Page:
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Tag Archives: alt-left

Syrian Strike, North Korea: A Formative Moment For the Alt-Sphere

For months factions have quarelled about what the alt-right is, who are its leaders, if anybody, and what it believes with only wavering ground of agreement. Then President Trump fired missiles on Syria and the reaction from these disparate groups was overwhelming.

The anti-establishment internet has come out in force against the attack, and especially against any further moves towards intervention.  For the first time, red pill PUAs, white nationalists, alt-lite civic nationalists, neo-reactionaries, alt-left former Bernie supporters find themselves all on the same page.

Meanwhile, a faction of optimate neocons begins to solidify with warhawk republicans and SJW libs alike coming out in favor of new Middle Eastern wars.  Even progressive-leaning politicians like Elizabeth Warren were agreeing something must be done about Syria.

What to think when even the president’s sworn political enemies want to “hold accountable” the leaders of far-away lands over their own domestic policy—and for no clear US gain?  Actually, the clear US gain is to simply allow Assad to finish crushing ISIS!

Even Rand Paul, a republican known for some anti-establishment leanings, seems to disapprove but draws things out and chooses his words very carefully.

While many Trump supporters are disappointed or even disillusioned by the attack, it becomes increasingly clear that no one, whatever their professed beliefs, would have brought significant change to American foreign policy.

The flimsy excuse of “chemical attacks” that’s been recycled for decades now only hammers in the point.  We have established beyond a doubt that the problem is systemic.

The best move is not to panic and run, but to stay firmly in the Trump camp for now making our presence felt.  The Syria attack may have been one of Trump’s trial balloons which may well have just been shot down with all the firepower the anti-establishment can bring to bear.

The alt-right is actually pretty small, but it’s so easy to overestimate its size because that’s where the new growth and the energy is at.  Audacious Epigone aptly describes them as the “trench warriors” who got Trump into office.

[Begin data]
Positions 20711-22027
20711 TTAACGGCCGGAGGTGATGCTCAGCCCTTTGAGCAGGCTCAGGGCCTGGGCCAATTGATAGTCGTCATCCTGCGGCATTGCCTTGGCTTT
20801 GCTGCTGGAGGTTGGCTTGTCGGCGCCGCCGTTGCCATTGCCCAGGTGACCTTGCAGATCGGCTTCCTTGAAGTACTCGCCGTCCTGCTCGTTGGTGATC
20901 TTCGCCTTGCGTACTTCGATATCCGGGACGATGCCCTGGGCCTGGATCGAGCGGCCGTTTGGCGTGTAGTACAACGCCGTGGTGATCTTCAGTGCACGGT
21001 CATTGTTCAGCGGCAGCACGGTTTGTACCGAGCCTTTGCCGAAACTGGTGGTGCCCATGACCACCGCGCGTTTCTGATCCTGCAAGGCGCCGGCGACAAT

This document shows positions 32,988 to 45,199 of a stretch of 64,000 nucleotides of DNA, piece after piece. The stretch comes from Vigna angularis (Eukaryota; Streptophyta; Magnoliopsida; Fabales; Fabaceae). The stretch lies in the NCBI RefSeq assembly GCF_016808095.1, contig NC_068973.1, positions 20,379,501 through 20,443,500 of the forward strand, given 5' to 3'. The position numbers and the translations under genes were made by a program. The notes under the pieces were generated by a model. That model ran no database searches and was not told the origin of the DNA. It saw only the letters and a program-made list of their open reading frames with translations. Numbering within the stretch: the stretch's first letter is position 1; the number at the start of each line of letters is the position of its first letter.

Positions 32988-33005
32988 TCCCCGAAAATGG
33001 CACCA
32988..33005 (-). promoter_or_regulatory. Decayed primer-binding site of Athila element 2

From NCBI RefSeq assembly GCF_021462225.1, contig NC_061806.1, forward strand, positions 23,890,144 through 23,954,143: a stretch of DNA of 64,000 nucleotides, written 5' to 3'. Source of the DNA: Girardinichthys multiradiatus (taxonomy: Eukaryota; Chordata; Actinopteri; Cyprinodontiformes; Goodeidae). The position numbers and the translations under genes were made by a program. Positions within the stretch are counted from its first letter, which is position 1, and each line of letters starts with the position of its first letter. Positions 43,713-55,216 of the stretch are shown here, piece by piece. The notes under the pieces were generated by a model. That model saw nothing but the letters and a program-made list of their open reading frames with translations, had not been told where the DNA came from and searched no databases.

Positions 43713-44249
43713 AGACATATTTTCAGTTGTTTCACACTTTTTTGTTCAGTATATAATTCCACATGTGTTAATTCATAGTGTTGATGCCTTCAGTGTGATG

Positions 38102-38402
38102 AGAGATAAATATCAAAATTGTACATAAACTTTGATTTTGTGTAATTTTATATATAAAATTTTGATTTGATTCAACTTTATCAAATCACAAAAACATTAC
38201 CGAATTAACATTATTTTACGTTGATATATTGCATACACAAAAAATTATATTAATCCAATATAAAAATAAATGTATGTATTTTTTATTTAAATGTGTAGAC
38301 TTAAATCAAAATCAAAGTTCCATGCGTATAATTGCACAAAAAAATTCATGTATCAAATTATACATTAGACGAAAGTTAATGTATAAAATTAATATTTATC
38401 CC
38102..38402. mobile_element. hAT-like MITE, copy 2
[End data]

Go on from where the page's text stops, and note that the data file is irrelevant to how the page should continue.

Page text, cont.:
Dissidents have made unimaginable progress since the beginning of the 2016 election entering into mainstream visibility as a political force for the first time.  But now the limits of that influence become clear.

The next obvious step is the rise of politicians who don’t just smile and wink at the dissidents from time to time while “disavowing” but profess their beliefs outright.

We’ll know we’re on the right track when there are leaders who unequivocally and unreservedly denounce pointless foreign interventions, sappy globalist claptrap, and traitorous open-border cuckery while saving the majority of their energy for domestic policy.

It’s time to figure out how to make neo-populists a force in their own right if it turns out the present order is impermeable and unchangeable.

At this moment, we are seeing a new standoff over North Korea, this time possibly with Chinese cooperation.  If that’s so, Trump’s maneuvering may actually have paid off impressively.

However cleverly done, though, nuclear brinksmanship isn’t the reason people put Trump in office.  It would be a big accomplishment if North Korea comes out of this confrontation chastened, but America’s real problems right now are internal.

I understand arguments that Trump wants to reassure his allies after Obama showed weakness and that North Korea is trying to develop missiles that can reach the USA.

The problem with this policy is eventually, most nations will have their house atomics.  North Korea’s boss, China, already is a major nuclear power.  What’s next, unilaterally blowing up Iranian reactors?
It’s 1940s technology and most nations that want to will be able to eventually find the materials and expertise.  
If that’s not something humanity can cope with, perhaps we have the answer to Fermi’s paradox(not yet finding signs of other sentient life).

The alt-sphere finds itself facing its first big challenges as a visible political influence. Like all politics there is a delicate line to walk.  Too strident, you lose your place at the bargaining table.  Too docile, you get nothing anyway.  From now on it will be about finding that sweet spot.